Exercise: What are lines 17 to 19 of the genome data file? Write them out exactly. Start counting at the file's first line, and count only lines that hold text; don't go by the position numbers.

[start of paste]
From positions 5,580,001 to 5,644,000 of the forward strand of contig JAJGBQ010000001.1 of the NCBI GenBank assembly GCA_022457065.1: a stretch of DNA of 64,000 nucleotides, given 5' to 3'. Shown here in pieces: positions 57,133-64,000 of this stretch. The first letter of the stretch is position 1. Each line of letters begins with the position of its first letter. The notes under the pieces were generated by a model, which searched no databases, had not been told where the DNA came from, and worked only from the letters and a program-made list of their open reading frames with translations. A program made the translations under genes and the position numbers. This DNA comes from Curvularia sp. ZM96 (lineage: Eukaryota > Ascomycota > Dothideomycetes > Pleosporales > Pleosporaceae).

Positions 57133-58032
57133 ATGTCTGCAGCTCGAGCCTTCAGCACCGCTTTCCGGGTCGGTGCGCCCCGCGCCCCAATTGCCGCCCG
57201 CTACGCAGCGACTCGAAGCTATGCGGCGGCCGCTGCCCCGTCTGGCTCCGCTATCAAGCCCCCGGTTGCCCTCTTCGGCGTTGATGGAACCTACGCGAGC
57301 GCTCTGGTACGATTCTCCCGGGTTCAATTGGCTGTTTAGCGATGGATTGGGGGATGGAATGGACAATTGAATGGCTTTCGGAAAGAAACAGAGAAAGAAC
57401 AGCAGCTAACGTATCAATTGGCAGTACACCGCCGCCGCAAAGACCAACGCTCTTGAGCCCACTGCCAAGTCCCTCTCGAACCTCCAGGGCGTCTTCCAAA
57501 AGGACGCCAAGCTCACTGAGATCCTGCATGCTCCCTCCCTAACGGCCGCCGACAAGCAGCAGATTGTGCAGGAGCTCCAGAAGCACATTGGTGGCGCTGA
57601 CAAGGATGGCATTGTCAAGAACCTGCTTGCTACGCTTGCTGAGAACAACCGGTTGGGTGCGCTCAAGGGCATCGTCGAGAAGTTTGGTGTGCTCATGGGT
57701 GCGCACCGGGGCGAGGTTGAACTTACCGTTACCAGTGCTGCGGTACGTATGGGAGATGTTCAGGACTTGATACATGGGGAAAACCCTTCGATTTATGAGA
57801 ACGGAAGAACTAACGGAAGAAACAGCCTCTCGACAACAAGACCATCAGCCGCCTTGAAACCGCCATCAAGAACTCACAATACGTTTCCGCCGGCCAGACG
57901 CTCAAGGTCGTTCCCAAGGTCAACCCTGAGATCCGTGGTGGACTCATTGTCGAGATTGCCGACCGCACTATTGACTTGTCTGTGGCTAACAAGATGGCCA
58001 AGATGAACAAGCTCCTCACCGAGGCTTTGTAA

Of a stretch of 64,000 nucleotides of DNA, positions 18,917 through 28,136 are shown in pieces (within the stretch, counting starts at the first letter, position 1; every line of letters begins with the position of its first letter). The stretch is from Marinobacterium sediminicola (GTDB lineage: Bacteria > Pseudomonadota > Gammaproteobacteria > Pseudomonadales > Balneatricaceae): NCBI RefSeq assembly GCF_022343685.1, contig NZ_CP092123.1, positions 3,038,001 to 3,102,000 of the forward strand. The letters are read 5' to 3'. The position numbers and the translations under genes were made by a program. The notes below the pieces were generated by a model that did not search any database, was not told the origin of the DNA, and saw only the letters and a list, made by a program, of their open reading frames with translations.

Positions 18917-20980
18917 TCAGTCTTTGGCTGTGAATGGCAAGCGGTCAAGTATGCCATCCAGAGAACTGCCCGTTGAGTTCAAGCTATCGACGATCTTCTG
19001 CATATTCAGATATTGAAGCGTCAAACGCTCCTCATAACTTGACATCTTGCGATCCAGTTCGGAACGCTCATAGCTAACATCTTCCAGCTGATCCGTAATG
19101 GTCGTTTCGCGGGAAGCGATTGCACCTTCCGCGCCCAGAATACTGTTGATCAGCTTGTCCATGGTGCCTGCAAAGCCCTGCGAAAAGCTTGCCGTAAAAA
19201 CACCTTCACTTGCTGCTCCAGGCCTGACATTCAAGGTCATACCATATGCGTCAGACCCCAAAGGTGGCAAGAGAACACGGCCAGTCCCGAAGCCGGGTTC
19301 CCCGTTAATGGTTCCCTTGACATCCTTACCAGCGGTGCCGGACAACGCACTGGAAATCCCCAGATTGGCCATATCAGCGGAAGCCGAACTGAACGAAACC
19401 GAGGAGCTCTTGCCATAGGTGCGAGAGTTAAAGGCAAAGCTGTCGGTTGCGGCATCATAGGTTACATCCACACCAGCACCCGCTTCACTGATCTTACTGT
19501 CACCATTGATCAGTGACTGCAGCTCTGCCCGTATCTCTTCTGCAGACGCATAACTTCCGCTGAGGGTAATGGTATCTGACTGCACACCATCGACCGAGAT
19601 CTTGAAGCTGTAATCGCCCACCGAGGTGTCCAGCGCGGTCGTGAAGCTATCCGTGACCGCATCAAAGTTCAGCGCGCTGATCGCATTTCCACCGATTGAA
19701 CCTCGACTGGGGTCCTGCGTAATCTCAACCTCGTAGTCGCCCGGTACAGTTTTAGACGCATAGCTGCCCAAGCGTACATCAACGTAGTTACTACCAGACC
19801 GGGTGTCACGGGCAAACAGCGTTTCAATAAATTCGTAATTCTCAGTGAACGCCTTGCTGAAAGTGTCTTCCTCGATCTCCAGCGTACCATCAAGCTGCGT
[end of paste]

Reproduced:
19101 GTCGTTTCGCGGGAAGCGATTGCACCTTCCGCGCCCAGAATACTGTTGATCAGCTTGTCCATGGTGCCTGCAAAGCCCTGCGAAAAGCTTGCCGTAAAAA
19201 CACCTTCACTTGCTGCTCCAGGCCTGACATTCAAGGTCATACCATATGCGTCAGACCCCAAAGGTGGCAAGAGAACACGGCCAGTCCCGAAGCCGGGTTC
19301 CCCGTTAATGGTTCCCTTGACATCCTTACCAGCGGTGCCGGACAACGCACTGGAAATCCCCAGATTGGCCATATCAGCGGAAGCCGAACTGAACGAAACC